Monthly Archives: February 2013

EDF, Allies Ask Court to Defend Historic Mercury Pollution Rules

The court battle over our historic and life-saving Mercury and Air Toxics Standards has now taken another step forward.

A coalition of  21 states, three cities, 19 medical, environmental, and civil rights organizations, and a number of energy companies filed briefs with the U.S. Court of Appeals for the D.C. Circuit in support of the Environmental Protection Agency’s (EPA) new standards for toxic pollution from power plants.

Last week’s filings are the latest step in a decades-long effort to protect public health from burning coal and oil.

Here’s the history behind the long fight to clean up mercury and other toxic air pollution from power plants:

EPA first concluded in 2000 that regulating toxic pollutants, including mercury, from power plants is “appropriate and necessary.”

It was hardly a surprise. Power plants are responsible for half of the mercury pollution, two-thirds of the arsenic emissions, and three quarters of the acid gases emitted in America.

More than a decade of political maneuvering then passed before EPA finally issued the Mercury and Air Toxics Standards in 2012.

The standards limit the amount of mercury, arsenic, chromium, hydrochloric acid, hydrofluoric acid, and other gases that can be spewed into the atmosphere when coal and oil are burned for power.

The standards provide public health benefits that outweigh costs by a factor of nearly nine to one. They also allow flexibility and time needed for the standards to be implemented in an orderly manner.

But in spite of the overwhelming benefits of the standards, and the widespread support for them, some utility interests sued to stop them.

EPA filed briefs in support of its rules at the end of January. The standards’ supporters – including EDF — also joined the effort to protect them in court.

Why are so many different entities willing to fight in court to protect the Mercury and Air Toxics Standards?

Here are some of their reasons, in their own words, from the court briefs.

The health impacts of toxic pollution from power plants are serious. More than 300,000 newborns face the risk of learning disabilities due to prenatal exposure to mercury. These health risks also fall unevenly:

The health damage caused by air toxics is borne disproportionately by communities of color and the poor. Members of these disadvantaged groups are exposed to more hazardous air pollutants than other Americans because they are more likely to live in close proximity to coal-fired power plants. Their health suffers as a result.

Because of the long delay in setting standards at the federal level, many states have set their own limits on mercury from power plants. But states can’t control the air pollution from beyond their borders, as they told the court in their brief:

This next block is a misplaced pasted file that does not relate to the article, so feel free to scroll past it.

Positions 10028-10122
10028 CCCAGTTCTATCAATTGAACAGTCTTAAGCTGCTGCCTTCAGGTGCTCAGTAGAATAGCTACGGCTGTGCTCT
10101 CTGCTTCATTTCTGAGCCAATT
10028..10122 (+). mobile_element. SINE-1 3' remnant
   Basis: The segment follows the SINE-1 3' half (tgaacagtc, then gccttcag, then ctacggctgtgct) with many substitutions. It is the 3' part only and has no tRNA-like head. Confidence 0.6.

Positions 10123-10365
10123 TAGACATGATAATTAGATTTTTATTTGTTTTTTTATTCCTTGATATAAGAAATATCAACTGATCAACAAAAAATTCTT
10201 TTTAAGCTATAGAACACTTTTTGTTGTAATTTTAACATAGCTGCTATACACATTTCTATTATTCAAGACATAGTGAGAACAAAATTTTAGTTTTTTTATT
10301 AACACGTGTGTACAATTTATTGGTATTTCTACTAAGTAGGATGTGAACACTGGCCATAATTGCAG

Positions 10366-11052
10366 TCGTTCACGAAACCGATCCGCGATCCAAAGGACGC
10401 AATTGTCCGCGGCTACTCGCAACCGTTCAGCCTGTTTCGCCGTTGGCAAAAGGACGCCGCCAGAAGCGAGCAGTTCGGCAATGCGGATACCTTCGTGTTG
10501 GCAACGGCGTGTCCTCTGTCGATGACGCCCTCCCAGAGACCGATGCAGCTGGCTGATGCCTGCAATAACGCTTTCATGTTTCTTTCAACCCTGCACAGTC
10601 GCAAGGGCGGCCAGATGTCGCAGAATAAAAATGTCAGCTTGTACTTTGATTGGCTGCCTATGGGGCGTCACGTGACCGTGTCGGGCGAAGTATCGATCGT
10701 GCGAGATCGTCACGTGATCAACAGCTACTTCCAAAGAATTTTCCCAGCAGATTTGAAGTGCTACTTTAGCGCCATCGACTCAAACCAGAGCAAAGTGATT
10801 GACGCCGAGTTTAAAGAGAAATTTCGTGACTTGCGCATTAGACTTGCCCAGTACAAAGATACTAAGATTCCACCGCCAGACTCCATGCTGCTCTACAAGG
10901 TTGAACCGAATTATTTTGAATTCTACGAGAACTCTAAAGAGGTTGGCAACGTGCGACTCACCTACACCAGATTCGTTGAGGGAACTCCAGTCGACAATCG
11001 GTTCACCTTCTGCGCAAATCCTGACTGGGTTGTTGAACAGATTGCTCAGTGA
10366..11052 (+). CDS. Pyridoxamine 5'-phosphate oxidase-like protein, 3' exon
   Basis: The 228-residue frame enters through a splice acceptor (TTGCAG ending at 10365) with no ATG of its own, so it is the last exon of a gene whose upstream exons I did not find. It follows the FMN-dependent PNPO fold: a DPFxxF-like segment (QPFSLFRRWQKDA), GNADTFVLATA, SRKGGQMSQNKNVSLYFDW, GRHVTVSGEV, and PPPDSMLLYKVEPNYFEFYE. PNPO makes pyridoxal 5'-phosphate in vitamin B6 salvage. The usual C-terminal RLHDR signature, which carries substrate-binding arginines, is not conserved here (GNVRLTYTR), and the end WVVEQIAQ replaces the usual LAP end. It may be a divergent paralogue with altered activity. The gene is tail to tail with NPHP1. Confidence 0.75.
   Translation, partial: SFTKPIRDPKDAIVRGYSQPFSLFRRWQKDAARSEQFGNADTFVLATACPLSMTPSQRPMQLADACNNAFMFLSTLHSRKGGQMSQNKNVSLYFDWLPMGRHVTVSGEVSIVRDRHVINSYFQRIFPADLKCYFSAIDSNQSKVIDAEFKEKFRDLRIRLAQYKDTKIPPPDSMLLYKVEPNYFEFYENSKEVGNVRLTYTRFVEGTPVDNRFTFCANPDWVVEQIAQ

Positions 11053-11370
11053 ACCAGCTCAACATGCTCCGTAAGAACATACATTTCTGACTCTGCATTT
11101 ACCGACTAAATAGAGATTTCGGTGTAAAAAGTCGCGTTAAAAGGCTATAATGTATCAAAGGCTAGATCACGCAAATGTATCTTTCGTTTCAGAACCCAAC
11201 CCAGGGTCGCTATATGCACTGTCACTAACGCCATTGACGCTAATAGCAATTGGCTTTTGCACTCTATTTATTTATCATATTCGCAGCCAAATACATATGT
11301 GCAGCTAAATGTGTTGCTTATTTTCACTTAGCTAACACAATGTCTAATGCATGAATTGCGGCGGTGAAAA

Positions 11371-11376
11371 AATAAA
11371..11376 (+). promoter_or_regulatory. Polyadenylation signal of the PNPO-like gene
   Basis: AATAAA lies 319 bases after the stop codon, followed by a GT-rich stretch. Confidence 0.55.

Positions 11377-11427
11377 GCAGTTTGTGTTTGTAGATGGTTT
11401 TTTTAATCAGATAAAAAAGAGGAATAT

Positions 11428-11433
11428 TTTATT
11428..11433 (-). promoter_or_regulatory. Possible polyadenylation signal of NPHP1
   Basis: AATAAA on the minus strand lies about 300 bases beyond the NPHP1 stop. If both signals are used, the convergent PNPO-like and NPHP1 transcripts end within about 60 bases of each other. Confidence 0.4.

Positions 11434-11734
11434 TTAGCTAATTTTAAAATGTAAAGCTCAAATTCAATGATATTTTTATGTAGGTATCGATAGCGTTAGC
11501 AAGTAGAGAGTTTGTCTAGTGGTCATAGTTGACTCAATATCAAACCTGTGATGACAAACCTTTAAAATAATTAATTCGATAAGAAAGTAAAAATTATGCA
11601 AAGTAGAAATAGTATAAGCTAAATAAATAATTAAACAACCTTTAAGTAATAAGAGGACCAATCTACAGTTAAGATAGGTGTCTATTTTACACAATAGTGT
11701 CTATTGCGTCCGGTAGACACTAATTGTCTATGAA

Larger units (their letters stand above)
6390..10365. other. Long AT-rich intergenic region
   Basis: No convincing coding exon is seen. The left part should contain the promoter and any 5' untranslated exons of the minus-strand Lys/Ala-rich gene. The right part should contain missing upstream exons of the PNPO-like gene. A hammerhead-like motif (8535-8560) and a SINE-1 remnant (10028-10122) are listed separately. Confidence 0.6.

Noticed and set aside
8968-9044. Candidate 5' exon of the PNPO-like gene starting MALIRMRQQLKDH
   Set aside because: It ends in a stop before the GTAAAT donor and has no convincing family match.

While many states … have enacted controls on EGU mercury emissions, those controls cannot rein in emissions originating outside our state borders. EGU mercury emissions have continued to pollute our waters, making fish consumption unsafe for pregnant women and children, and making local fish advisories our last option to protect our residents.

We have the technology to limit toxic pollutants from power plants — but not every power plant is using it, as the industry supporters of the rule point out:

Less than two-thirds of EGUs have scrubbers, and fewer still have configured their scrubbers to remove hazardous pollutants … Furthermore, much of the control equipment installed in response to Title IV [Acid Rain Program] and other programs fails to reduce hazardous pollutants reliably because it is not operated consistently.

(You can find more details and read the briefs themselves on our website)

Opponents have argued that EPA provided insufficient process in its nearly 15-year effort to issue the MATS standards.

They also argue that regulation of toxic pollution from power plants isn’t appropriate or necessary.

EPA, EDF, and many other health, economic, and legal experts have strongly rebutted these arguments before – and now, the legal briefs they’ve filed do as well.

America has been hard at work limiting air pollution for more than forty years. We’ve made significant gains, and that progress has paid major benefits in terms of improved health and increased economic development.

EPA’s analysis found that Clean Air Act protections saved an estimated 160,000 lives between 1990 and 2012. By 2020, the economic value of those protections is expected to reach $2 trillion.

Another series of studies — An economic analysis of the benefits and costs of the Clean Air Act 1970 to 1990: Revised report of results and findings — found that U.S. GDP in 2010 was up to 1.5 percent higher because of the health-protective benefits of the Clean Air Act.

Limiting toxic pollution from power plants is one more example of just the type of environmental protection that works in everyone’s interest.

We’ll bring you updates on the court case as it goes forward.

Posted in Clean Air Act, Health / Read 1 Response

Capping Pollution from Coast to Coast

(Originally posted earlier today on EDF’s Market Forces blog)

As the second auction in California’s landmark cap and trade program approaches, a coalition of states on the opposite side of the country – that have been cost-effectively reducing their carbon pollution while saving their consumers money – announced plans to strengthen their emission reduction goals.  Last week, the Regional Greenhouse Gas Initiative (RGGI) – the nation’s first cap and trade program which sets a cap on carbon dioxide pollution from the electric power sector in 9 Northeastern states (Connecticut, Delaware, Maine, Maryland, Massachusetts, New Hampshire, New York, Rhode Island, and Vermont) – released an updated Model Rule containing a number of improvements to the program, primarily a significantly lower (by 45%) overall cap, realigning it with current emissions levels.